IBI Seminar: Ryan J. Urbanowicz, Ph.D.
June 1 @ 10:00 am - 11:00 am
“A new paradigm for data mining in bioinformatics: Embracing genetic heterogeneity”
Ryan J. Urbanowicz, Ph.D.
Research Associate, Department of Biostatistics, Epidemiology and Informatics
University of Pennsylvania
Thursday, June 1, 2017
JMB Reunion Auditorium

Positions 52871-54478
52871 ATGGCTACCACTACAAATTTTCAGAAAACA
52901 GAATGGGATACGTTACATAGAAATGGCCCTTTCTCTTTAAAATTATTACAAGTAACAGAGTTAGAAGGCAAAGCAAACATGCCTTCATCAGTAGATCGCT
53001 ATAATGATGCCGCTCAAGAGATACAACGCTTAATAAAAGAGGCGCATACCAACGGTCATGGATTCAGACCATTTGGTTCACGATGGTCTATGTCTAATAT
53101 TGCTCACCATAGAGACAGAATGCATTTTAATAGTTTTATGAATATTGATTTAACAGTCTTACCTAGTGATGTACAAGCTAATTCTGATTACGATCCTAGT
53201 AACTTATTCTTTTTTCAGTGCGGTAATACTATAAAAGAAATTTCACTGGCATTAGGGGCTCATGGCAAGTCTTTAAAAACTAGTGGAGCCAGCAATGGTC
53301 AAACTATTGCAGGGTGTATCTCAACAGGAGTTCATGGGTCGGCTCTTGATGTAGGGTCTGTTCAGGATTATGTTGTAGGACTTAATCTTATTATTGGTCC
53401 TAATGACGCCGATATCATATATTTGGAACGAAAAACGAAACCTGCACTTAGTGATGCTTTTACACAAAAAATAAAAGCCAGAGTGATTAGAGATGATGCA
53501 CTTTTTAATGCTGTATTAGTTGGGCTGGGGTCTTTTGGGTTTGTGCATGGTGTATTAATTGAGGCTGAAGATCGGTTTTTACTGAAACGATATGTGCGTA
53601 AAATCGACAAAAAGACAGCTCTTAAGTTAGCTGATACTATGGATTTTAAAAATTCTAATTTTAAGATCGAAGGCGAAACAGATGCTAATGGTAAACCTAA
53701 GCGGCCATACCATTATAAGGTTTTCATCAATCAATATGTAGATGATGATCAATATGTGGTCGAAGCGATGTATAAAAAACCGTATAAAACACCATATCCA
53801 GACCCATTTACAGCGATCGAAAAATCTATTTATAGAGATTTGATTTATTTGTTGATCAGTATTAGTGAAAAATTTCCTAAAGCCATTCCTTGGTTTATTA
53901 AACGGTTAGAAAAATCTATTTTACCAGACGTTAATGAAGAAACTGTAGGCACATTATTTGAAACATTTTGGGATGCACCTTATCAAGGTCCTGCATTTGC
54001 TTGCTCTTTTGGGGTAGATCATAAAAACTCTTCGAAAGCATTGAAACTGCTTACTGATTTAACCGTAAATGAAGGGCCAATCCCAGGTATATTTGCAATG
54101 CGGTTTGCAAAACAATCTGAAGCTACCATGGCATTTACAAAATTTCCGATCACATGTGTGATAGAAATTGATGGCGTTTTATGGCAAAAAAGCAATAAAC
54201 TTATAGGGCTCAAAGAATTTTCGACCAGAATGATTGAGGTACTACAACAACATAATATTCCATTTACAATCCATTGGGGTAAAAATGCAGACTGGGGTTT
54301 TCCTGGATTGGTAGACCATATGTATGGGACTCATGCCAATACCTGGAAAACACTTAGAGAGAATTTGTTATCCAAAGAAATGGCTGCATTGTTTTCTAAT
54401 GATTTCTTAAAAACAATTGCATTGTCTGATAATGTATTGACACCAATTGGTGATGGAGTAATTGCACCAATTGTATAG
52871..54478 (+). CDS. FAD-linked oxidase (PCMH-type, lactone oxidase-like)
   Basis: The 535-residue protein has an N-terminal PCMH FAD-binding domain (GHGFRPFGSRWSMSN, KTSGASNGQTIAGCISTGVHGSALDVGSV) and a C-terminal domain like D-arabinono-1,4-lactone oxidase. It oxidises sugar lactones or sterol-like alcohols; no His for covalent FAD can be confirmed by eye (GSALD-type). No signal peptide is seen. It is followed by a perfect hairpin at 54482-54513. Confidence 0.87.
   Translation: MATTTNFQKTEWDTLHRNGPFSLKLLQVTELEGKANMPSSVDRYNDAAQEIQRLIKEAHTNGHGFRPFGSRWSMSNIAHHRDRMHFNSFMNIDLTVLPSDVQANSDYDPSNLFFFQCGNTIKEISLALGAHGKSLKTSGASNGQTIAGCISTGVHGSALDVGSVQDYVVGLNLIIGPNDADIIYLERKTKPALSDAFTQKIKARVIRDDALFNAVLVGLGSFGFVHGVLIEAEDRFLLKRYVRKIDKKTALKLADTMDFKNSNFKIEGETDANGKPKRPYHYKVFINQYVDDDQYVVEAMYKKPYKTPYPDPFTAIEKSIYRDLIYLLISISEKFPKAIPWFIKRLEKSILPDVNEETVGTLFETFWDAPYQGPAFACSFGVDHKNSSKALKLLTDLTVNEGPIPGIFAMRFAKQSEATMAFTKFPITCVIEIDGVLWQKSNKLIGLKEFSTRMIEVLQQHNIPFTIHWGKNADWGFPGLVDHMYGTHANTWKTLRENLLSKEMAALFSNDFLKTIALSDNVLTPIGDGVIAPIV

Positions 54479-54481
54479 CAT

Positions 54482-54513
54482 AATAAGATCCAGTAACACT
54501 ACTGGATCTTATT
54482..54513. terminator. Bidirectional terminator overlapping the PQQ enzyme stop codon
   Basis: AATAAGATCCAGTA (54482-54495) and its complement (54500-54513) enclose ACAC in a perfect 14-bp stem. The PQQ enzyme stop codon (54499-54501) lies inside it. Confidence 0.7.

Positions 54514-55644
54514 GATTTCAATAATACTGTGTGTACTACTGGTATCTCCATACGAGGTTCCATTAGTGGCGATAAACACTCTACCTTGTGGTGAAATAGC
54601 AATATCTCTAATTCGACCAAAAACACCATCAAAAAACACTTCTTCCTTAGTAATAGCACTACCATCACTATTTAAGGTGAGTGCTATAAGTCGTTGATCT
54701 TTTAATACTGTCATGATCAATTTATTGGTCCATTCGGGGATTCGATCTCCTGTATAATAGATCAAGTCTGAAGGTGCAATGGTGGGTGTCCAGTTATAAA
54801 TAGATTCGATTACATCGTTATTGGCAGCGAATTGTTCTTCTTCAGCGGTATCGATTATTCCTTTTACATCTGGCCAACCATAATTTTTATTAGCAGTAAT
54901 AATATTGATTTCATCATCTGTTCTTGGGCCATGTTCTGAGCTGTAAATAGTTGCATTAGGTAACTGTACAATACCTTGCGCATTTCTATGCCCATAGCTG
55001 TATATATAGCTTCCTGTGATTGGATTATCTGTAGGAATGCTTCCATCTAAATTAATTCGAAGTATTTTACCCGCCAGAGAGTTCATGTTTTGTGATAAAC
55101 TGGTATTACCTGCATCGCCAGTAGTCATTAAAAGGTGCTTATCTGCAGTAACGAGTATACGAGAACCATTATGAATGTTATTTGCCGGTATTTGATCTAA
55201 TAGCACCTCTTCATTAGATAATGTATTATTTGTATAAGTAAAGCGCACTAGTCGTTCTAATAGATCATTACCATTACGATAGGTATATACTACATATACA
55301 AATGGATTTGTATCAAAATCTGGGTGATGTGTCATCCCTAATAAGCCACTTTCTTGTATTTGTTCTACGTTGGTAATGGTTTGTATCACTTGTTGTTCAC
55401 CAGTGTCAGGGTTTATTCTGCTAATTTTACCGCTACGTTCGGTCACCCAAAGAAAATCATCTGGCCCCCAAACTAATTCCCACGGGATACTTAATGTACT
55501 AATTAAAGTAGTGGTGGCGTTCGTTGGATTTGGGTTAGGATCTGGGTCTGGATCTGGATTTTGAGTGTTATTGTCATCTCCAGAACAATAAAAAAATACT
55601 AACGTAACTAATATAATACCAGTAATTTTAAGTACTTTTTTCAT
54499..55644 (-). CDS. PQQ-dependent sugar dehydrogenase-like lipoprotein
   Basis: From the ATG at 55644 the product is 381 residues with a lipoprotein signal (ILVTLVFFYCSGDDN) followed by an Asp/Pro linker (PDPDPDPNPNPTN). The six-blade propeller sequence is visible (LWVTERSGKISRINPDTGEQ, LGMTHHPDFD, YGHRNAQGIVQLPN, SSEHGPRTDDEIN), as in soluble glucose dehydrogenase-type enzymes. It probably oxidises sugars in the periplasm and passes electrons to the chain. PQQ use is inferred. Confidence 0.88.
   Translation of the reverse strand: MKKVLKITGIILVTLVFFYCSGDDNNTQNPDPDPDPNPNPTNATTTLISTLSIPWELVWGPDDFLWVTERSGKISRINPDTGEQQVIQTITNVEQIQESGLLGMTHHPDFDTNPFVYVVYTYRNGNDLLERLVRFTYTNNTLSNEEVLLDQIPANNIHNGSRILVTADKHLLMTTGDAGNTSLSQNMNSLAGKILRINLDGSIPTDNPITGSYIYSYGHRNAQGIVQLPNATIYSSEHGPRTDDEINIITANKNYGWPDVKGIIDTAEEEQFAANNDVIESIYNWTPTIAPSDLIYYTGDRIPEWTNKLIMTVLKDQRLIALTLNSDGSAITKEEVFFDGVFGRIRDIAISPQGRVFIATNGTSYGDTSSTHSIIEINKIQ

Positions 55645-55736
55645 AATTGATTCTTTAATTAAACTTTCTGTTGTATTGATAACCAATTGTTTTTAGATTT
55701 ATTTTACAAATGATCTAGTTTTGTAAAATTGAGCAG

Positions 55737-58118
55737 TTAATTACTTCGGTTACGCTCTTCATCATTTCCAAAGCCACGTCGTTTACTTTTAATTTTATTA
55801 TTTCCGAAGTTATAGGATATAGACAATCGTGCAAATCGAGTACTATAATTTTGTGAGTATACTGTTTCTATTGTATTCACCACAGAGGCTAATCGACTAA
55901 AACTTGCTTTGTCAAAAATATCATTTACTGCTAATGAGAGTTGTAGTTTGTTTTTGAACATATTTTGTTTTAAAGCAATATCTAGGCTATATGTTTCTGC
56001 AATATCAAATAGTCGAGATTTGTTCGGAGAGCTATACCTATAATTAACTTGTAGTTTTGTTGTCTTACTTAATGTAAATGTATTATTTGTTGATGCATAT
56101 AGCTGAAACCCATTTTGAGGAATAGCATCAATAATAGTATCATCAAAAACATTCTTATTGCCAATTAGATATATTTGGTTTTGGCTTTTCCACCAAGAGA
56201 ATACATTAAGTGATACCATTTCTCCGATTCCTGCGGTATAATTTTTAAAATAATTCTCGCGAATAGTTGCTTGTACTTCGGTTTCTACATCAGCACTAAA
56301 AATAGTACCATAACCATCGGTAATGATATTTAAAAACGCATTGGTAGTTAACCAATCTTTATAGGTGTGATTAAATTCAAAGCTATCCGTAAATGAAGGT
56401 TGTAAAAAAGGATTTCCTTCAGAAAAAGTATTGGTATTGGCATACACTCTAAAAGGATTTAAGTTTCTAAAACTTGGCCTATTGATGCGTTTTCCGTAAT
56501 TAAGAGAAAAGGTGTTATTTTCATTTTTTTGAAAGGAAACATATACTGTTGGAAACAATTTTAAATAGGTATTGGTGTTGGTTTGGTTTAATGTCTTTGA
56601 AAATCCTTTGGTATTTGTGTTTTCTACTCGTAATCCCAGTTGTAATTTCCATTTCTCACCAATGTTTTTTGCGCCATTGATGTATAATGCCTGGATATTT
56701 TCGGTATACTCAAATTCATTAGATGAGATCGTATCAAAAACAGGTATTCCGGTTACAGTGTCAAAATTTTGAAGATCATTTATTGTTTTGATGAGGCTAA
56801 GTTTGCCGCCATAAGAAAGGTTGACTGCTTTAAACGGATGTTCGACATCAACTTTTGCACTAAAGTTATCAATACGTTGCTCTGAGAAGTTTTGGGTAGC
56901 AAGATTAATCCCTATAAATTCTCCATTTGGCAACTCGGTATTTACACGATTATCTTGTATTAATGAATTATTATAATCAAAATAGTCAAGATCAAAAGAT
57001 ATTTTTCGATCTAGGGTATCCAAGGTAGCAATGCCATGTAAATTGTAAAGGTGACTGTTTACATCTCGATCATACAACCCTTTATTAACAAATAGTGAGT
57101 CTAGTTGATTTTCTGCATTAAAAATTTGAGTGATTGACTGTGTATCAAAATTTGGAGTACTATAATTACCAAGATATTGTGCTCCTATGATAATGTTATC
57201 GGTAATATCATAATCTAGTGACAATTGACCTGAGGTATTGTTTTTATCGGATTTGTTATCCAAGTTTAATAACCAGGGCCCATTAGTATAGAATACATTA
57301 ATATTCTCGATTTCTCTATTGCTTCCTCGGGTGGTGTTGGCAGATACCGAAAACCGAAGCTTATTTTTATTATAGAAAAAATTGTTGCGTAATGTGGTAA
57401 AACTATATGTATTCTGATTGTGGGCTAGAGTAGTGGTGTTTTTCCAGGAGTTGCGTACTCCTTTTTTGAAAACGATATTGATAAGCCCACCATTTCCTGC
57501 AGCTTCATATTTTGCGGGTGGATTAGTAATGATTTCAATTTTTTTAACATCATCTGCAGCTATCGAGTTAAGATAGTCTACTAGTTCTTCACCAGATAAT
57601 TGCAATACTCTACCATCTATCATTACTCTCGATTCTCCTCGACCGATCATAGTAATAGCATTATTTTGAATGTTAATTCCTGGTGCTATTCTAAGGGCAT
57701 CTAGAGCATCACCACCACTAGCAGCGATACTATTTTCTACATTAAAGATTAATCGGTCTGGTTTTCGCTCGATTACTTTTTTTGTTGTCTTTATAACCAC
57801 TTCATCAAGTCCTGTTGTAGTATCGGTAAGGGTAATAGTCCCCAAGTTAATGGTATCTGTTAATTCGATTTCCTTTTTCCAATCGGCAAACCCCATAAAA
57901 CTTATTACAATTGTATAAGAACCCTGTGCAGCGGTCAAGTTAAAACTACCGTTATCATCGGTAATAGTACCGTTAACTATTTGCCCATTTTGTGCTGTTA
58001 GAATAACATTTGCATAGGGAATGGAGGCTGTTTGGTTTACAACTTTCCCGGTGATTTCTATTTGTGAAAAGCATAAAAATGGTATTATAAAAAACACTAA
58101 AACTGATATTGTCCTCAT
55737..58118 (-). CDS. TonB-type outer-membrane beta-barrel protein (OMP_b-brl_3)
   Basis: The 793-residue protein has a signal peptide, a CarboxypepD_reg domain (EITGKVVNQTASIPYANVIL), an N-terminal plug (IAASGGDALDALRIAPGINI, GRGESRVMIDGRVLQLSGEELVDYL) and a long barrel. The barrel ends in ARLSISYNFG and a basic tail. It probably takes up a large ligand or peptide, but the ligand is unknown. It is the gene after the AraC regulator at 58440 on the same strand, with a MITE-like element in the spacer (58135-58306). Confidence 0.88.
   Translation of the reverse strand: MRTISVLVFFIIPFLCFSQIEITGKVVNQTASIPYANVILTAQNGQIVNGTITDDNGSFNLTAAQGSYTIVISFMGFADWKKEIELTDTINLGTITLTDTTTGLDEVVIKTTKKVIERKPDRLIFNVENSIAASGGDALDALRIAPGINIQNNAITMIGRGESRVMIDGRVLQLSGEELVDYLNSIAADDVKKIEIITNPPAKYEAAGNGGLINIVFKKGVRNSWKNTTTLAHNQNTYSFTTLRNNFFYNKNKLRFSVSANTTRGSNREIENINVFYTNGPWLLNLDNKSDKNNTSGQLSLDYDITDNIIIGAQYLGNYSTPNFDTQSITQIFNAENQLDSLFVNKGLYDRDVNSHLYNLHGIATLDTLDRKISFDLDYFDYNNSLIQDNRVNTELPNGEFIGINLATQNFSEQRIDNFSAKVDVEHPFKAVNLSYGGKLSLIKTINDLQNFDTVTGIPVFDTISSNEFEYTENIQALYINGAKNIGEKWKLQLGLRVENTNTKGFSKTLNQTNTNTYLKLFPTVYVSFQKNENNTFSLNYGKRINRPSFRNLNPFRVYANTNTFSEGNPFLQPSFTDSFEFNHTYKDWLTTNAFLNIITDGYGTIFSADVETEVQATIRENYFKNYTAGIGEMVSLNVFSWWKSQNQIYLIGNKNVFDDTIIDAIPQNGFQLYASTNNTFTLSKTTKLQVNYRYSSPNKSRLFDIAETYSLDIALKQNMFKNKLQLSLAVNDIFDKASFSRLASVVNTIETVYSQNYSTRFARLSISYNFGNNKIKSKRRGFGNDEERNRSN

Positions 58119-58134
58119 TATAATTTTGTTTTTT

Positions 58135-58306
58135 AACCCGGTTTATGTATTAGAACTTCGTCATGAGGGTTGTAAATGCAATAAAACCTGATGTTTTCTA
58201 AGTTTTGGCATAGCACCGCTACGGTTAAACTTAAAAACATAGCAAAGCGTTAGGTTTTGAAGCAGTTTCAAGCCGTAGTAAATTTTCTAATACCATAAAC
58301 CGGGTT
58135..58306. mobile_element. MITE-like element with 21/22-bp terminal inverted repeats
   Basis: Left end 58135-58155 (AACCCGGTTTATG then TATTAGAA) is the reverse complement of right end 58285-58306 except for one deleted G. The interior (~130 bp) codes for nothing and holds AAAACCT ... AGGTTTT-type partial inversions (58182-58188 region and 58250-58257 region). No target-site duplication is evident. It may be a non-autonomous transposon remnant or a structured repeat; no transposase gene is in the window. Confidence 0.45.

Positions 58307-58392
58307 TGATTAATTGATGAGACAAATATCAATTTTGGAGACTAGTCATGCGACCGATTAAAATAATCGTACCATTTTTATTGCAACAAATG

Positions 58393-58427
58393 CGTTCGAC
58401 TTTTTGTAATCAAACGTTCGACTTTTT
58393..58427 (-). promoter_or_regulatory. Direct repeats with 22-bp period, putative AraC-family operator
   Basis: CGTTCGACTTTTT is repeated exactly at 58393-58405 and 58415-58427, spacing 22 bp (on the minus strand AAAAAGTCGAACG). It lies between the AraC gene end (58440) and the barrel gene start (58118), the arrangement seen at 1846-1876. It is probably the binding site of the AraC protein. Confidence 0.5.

The goals for data mining in bioinformatics are to detect, model, interpret, and make predictions. In genomics, this typically involves connecting predictive genotypes with a disease phenotype. However, this task is regularly confounded by the complexity of underlying patterns of association as well as the scale of modern data. Genetic heterogeneity, in particular, is a source of complexity that is well recognized, but has been almost ubiquitously side stepped by genomic analyses relying instead on data stratification or homogeneous sampling. Our biostatistics and machine learning tools adhere to a classic paradigm of modeling that are not equip to deal with heterogeneous associations. In this talk, we will (1) discuss a new paradigm of ‘piece-wise’ modeling that successfully embraces genetic heterogeneity using a rule-based approach to machine learning, (2) review the advancements we have made in developing state-of-the-art bioinformatics methods that can detect both genetic heterogeneity and gene-gene interactions, as well as identify candidate clinical patient subgroups towards personalized medicine, and (3) delve deeper into our broadly applicable work on feature selection methods that must similarly be sensitive to both genetic heterogeneity and gene-gene interactions. We show that by embracing heterogeneous associations, we can solve problems that have never been surmounted, we gain the potential to recover ‘missing heritability’ from existing research cohorts, and we have a unique, flexible new tool for the incoming wave of whole genome sequencing analyses.